Fig lifted his leg at a well established friend’s home after an hour of hanging out, but it took me a while to figure out that he was unsettled because he was readjusting after vacation.  We had just returned from a long trip and I had noticed that he was sniffing for a day at home when we got home – but I didn’t put it together.  He might have been marking!  At the time just thought he was checking to see that everything was as he left it. It was strange behavior, but I ignored it.  In retrospect, I can see that he was probably nervous.

It’s easy to forget that your pup doesn’t understand what is going on when your family travels. It can take a while for them to resettle. For Fig it seems to be a few days and until after he sees all his buddies and family. I will work harder to assure him that he is secure with positive training and do friend reintroductions outdoors, so pack structure is reestablished in a place where he can mark freely. I hope others read this and pay attention to their pups after traveling too. Dogs have no voice to express their anxiety following the uprooting of a vacations and probably struggle for longer than human notice on the whole.

BEST ADVICE INFO: http://aspcabehavior.org/articles/6/Urine-Marking-in-Dogs-.aspx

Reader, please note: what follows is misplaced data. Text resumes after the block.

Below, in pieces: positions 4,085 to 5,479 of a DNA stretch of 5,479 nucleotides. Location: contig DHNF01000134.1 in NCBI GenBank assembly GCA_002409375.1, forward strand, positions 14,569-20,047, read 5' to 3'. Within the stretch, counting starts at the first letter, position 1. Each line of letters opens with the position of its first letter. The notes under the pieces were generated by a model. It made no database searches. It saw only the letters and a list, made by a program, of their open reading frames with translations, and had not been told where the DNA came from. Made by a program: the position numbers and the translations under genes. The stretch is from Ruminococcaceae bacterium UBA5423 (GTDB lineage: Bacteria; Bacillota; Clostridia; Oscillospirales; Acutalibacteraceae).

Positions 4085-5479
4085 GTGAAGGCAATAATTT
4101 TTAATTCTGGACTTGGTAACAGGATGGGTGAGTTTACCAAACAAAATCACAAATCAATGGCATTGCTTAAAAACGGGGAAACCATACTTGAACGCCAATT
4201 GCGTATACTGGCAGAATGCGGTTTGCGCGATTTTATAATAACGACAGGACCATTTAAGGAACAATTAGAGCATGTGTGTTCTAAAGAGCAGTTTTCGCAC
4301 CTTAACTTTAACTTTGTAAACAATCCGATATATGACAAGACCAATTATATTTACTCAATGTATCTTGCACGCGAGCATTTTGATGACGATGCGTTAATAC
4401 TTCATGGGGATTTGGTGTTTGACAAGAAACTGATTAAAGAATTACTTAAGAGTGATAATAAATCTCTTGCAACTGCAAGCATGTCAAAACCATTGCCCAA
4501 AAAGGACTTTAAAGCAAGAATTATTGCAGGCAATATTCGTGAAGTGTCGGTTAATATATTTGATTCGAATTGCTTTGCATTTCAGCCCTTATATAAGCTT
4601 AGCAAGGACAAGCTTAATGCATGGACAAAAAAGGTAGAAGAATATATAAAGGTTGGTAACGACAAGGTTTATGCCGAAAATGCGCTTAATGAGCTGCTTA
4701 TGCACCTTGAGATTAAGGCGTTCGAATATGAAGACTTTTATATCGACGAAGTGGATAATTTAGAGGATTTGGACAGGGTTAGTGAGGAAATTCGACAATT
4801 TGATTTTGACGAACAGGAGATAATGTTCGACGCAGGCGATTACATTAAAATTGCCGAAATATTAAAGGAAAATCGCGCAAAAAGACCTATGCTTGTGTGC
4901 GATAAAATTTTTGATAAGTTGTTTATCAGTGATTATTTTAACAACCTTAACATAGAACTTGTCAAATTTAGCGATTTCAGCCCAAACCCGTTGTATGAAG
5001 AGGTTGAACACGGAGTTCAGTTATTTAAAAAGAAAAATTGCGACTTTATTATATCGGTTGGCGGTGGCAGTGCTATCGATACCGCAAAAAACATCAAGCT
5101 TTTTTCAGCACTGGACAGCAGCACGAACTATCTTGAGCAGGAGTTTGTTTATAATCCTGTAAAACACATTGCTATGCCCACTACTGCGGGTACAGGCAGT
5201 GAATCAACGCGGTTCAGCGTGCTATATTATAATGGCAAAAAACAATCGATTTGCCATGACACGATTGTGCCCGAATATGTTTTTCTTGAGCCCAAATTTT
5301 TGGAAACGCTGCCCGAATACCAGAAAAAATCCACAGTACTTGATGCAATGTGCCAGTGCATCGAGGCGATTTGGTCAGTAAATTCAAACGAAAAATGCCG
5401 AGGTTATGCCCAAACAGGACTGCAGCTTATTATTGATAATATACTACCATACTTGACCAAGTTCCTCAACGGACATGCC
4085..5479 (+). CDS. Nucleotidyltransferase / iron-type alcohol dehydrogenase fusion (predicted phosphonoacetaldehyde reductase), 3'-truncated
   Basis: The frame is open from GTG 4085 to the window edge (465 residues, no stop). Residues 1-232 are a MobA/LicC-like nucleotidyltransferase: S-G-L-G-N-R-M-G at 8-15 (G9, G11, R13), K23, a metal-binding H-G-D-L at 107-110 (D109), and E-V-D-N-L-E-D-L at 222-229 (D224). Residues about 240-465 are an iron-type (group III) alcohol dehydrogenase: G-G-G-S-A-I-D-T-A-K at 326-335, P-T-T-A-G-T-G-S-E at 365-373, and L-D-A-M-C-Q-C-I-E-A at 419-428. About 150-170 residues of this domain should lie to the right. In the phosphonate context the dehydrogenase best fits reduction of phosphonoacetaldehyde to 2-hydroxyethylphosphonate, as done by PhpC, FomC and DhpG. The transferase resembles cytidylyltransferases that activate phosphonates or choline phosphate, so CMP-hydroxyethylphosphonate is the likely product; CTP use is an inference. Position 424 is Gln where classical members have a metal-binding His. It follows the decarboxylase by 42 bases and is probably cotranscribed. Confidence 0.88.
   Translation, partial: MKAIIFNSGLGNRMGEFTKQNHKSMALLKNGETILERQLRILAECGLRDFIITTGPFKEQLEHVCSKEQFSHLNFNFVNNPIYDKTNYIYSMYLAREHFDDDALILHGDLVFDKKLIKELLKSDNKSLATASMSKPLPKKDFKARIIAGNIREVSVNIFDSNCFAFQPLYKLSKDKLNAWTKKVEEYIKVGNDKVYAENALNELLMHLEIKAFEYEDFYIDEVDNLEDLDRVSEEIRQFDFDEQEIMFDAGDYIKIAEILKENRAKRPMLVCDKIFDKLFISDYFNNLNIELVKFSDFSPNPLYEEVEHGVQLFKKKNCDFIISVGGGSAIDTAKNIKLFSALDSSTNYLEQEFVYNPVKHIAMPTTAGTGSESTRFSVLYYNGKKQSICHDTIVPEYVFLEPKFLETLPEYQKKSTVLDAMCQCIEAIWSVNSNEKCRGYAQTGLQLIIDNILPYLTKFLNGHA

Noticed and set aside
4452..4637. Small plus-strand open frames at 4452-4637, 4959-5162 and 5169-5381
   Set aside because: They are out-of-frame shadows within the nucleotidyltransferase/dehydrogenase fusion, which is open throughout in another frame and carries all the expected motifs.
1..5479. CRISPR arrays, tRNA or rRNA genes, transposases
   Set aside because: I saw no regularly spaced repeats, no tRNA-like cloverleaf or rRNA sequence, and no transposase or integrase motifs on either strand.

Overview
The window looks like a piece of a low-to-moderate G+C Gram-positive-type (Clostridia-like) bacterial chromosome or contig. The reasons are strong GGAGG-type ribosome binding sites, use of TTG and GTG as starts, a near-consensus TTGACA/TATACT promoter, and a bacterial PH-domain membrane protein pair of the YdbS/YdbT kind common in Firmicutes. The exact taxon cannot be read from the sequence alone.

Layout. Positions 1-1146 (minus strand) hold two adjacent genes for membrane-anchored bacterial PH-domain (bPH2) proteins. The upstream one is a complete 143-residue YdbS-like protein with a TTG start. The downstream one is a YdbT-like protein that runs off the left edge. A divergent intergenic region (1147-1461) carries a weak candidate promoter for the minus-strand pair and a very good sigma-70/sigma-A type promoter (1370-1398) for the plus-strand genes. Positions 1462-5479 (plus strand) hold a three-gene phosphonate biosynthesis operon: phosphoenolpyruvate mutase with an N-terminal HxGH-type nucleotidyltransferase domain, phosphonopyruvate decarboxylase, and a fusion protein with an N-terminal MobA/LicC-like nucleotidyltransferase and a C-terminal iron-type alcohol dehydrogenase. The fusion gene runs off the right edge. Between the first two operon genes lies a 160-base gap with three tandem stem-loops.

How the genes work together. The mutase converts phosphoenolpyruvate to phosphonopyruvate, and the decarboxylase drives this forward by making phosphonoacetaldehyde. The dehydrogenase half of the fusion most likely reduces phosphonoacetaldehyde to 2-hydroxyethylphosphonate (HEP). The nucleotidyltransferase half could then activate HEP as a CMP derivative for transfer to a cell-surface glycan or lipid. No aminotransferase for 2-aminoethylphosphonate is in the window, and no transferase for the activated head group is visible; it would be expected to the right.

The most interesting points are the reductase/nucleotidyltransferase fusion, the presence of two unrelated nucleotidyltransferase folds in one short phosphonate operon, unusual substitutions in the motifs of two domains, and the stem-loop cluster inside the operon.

Fat Mini Schnauzer Weightloss Video

Our pup stopped growing and I don’t keep his kibble brand constant (buy the cheapest of the best brands at fancy local pet shop each time). We found that when he started to gain weight eating 3/4 cup twice a day that 2/3 cup was better. Then by 1 year old we switched him to adult small breed kibble (fish favorite, never beef, others OK) because he started to gain extra weight.

When I feel a layer of fat over his ribs that feels thicker than the the skin on the inside of my own wrist, I cut back his food a pinch. This is different than the advice I wrote about earlier for measuring dog fat, but I had trouble understanding what it should feel like on a small dog. Small dog ribs are not like finger bones (but great test for larger dogs!), and the vein, tendons, etc on the inside of my wrist are more similar to the size of his ribs.

We still treat Fig throughout the day for getting things right and listening because as he has become an adolescent he started to challenge authority and returning to food rewards was a good way to keep him on track behaviorally.

notice strongly tapered waist

Clear waist tapers in from hip bones

Fig is an inch taller than allowed in mini schnauzer competition (roughly 14.5″ square) and 17lbs at an ideal body weight. His waist (measured just behind the last rib) is 13.5″ round.

With 1/2 to 1/3 cup of adult kibble twice a day and roughly 6 treats a day he is stays fit and trim. Fig gets 2 quick potty walks, 15 minutes of behavior training, and an intense off leash hiking or dog park session ever other day with hour leash walks on the alternate days.

I still gasp at most of the mini schnauzers we meet. Most are SO fat, but I understand because this schnauzers pretends to be starving SO well and flirts for food professionally. Weight related illnesses are the main killers of schnauzers – diabetes being the main killer.